"Auckland has had a gutsful of this."
That's what Police told Newshub on Monday as they launched an operation against men riding dirt bikes around the city in large groups, and often without helmets.
Police say many of the riders have gang connections and ride in a way that intimidates the public.
They confiscated several bikes today after surrounding a park in Ōtara.
Newshub filmed gang members, affiliates and hangers-on returning to their home patch in Ōtara from what they called a memorial ride but Police say was a display of intimidation.
"There's huge risk when they're driving dangerously on the road. Not only to themselves but to the members of the public trying to do their normal stuff," said Inspector Kerry Watson, from Auckland Police.
"And I have to say probably Auckland's had a gutsful of this and we're trying our best to stop it."
The sole bikie with a helmet Newshub saw only wore it to mount a GoPro.
"We're well aware that there's a group of cyclists that don't want to follow the rules, we're putting plans in place to stop that," Insp Watson said.
Police say there were a number of crashes and a number of motorcyclists failed to stop for them.
"So currently we've got them contained within a local park, so we're going through that park now with the intent to apprehend these people," Insp Watson said.
Police deployed dogs, their own bikes and plenty of personnel. It quickly turned into a game of cat and mouse. This unmarked car almost sent one bikie down a blind alley but the quarry squeezed out and away.
Police on foot were no match for the motorbikes in what resembled an unfairly skewed game of bullrush.
In desperation, one officer threw his baton, a move a senior officer described as "not exactly textbook".
But inside Ngati Ōtara Park there were plenty of wins for Police. Several arrests were made. Expensive-looking off-road bikes that are illegal to ride on the road were confiscated.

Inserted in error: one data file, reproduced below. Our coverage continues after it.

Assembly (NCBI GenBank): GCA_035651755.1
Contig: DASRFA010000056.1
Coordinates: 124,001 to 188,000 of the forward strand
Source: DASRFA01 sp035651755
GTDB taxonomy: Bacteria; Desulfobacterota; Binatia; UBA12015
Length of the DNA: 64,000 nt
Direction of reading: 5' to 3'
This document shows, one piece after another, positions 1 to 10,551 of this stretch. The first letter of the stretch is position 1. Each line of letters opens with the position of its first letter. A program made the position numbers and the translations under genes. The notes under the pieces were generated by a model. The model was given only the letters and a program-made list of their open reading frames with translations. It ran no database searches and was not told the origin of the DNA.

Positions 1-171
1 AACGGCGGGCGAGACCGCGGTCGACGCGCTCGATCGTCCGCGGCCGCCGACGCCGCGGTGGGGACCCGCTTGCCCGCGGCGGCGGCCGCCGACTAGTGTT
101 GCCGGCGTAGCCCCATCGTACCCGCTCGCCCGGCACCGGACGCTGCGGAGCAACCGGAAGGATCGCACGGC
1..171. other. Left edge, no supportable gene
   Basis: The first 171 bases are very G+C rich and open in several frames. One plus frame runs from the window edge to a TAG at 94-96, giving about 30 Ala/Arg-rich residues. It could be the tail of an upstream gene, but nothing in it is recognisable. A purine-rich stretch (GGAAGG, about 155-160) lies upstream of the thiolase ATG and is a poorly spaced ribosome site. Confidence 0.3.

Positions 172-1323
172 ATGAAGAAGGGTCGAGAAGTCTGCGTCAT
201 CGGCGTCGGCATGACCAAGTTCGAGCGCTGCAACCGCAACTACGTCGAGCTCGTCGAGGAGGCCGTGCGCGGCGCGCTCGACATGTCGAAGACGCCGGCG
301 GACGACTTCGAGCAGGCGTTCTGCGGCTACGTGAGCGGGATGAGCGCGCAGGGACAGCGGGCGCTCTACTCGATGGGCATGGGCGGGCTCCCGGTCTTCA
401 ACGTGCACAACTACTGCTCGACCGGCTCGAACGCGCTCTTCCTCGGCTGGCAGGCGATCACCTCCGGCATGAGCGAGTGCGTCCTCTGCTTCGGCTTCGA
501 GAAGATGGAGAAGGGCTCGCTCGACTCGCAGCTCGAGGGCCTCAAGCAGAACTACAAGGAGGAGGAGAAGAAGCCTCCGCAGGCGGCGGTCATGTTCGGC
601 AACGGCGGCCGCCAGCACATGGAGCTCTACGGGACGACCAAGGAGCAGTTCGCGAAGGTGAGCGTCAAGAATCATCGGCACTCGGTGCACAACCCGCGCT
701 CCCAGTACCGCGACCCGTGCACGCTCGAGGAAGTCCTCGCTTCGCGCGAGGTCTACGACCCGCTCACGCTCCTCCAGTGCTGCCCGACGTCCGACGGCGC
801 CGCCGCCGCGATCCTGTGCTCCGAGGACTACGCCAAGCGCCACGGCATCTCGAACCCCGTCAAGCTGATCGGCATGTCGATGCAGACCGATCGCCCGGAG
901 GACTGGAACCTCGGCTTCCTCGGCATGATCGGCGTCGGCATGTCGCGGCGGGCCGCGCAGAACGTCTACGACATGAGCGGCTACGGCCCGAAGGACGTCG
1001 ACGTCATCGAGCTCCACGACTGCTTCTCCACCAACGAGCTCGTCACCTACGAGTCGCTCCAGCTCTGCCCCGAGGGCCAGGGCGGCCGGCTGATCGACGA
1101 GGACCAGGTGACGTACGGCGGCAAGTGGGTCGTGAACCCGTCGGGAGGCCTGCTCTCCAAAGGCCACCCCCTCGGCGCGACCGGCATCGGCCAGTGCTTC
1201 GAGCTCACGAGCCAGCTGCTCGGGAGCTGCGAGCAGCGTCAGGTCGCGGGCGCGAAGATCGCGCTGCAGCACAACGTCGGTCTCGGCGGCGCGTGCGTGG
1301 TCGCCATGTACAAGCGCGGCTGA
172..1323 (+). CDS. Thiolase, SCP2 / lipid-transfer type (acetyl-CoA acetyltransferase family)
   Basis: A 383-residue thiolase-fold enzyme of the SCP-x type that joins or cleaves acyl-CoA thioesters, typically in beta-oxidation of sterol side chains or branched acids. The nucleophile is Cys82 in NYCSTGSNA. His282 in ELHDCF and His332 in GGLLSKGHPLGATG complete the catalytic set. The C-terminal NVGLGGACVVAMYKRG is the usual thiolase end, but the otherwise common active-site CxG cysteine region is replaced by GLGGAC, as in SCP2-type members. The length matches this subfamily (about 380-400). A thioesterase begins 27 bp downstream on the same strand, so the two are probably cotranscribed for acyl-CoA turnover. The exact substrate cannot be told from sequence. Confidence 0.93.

"Historically with these large rides, they really intimidate the public and we've had a number of incidents where members of the public have been assaulted seriously so whilst this was a planned operation it kind of got out of hand due to the behaviour of these motorcyclists so we're here to put a stop to it," Insp Watson said.
Many of today's riders wore the colours of the Killer Beez but others also joined in.
Despite the crackdown around 100 Killer Beez set off from south Auckland to west Auckland. When they came back to south Auckland they went to a park - but Police sent up the Eagle helicopter and started making arrests.
Police have so far refused to give any further details, such as how many people were arrested or how many bikes were confiscated.
But under the operation the first arrests were made Sunday. And in the early evening at Quaver Park, came what police have feared all along: a serious accident.
"Last night we had a collision with a dirt bike and another vehicle driving absolutely horrendously. The information we've had is that person was critically injured and may not survive," Insp Watson said.
"So it's not only dangerous to the public, these idiots are just doing dumb stuff with dumb outcomes."
These mass rides are becoming more commonplace and Police say it's scary stuff for anyone who gets mixed up in it.
"Yeah it's been a growing issue. and it's taken a while to deal with it and we hope today might send a strong message," Insp Watson said.
Associates, in turn, filmed friends, foes and Newshub on social media. One gang member said he was livestreaming to 2000 viewers as police tried to seize one last bike.
"These c***s they're going to have one more try and that's them they reckon," they said.
But police say this is far from over.
"Our message to them is just stop it. It's pointless and we're not going to let it go," Insp Watson said.
The first skirmish in what could be a long and difficult battle.